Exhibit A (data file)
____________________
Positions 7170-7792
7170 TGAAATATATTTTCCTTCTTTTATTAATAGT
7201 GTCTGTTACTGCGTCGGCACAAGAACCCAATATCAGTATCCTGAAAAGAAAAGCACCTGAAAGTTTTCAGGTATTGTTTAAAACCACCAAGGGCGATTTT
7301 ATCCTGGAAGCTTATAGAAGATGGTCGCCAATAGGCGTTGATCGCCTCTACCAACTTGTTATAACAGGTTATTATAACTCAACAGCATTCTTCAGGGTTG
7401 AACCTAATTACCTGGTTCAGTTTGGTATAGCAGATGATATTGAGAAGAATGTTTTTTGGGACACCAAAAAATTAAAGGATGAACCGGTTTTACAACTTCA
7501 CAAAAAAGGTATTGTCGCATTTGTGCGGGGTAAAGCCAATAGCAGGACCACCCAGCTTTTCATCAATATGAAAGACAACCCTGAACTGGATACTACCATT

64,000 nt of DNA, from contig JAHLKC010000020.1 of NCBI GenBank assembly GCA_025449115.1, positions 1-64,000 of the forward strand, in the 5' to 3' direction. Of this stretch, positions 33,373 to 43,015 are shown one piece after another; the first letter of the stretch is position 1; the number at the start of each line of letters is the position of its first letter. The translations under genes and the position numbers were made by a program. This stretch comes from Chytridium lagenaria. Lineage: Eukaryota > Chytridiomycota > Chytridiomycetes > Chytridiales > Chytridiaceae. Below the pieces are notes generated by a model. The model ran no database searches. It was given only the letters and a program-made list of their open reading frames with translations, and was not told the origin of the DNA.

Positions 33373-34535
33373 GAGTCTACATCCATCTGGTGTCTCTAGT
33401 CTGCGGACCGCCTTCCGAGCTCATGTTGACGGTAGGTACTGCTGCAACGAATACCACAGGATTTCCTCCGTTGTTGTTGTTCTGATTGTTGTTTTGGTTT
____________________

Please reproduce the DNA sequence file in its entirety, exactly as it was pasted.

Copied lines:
Positions 7170-7792
7170 TGAAATATATTTTCCTTCTTTTATTAATAGT
7201 GTCTGTTACTGCGTCGGCACAAGAACCCAATATCAGTATCCTGAAAAGAAAAGCACCTGAAAGTTTTCAGGTATTGTTTAAAACCACCAAGGGCGATTTT
7301 ATCCTGGAAGCTTATAGAAGATGGTCGCCAATAGGCGTTGATCGCCTCTACCAACTTGTTATAACAGGTTATTATAACTCAACAGCATTCTTCAGGGTTG
7401 AACCTAATTACCTGGTTCAGTTTGGTATAGCAGATGATATTGAGAAGAATGTTTTTTGGGACACCAAAAAATTAAAGGATGAACCGGTTTTACAACTTCA
7501 CAAAAAAGGTATTGTCGCATTTGTGCGGGGTAAAGCCAATAGCAGGACCACCCAGCTTTTCATCAATATGAAAGACAACCCTGAACTGGATACTACCATT

64,000 nt of DNA, from contig JAHLKC010000020.1 of NCBI GenBank assembly GCA_025449115.1, positions 1-64,000 of the forward strand, in the 5' to 3' direction. Of this stretch, positions 33,373 to 43,015 are shown one piece after another; the first letter of the stretch is position 1; the number at the start of each line of letters is the position of its first letter. The translations under genes and the position numbers were made by a program. This stretch comes from Chytridium lagenaria. Lineage: Eukaryota > Chytridiomycota > Chytridiomycetes > Chytridiales > Chytridiaceae. Below the pieces are notes generated by a model. The model ran no database searches. It was given only the letters and a program-made list of their open reading frames with translations, and was not told the origin of the DNA.

Positions 33373-34535
33373 GAGTCTACATCCATCTGGTGTCTCTAGT
33401 CTGCGGACCGCCTTCCGAGCTCATGTTGACGGTAGGTACTGCTGCAACGAATACCACAGGATTTCCTCCGTTGTTGTTGTTCTGATTGTTGTTTTGGTTT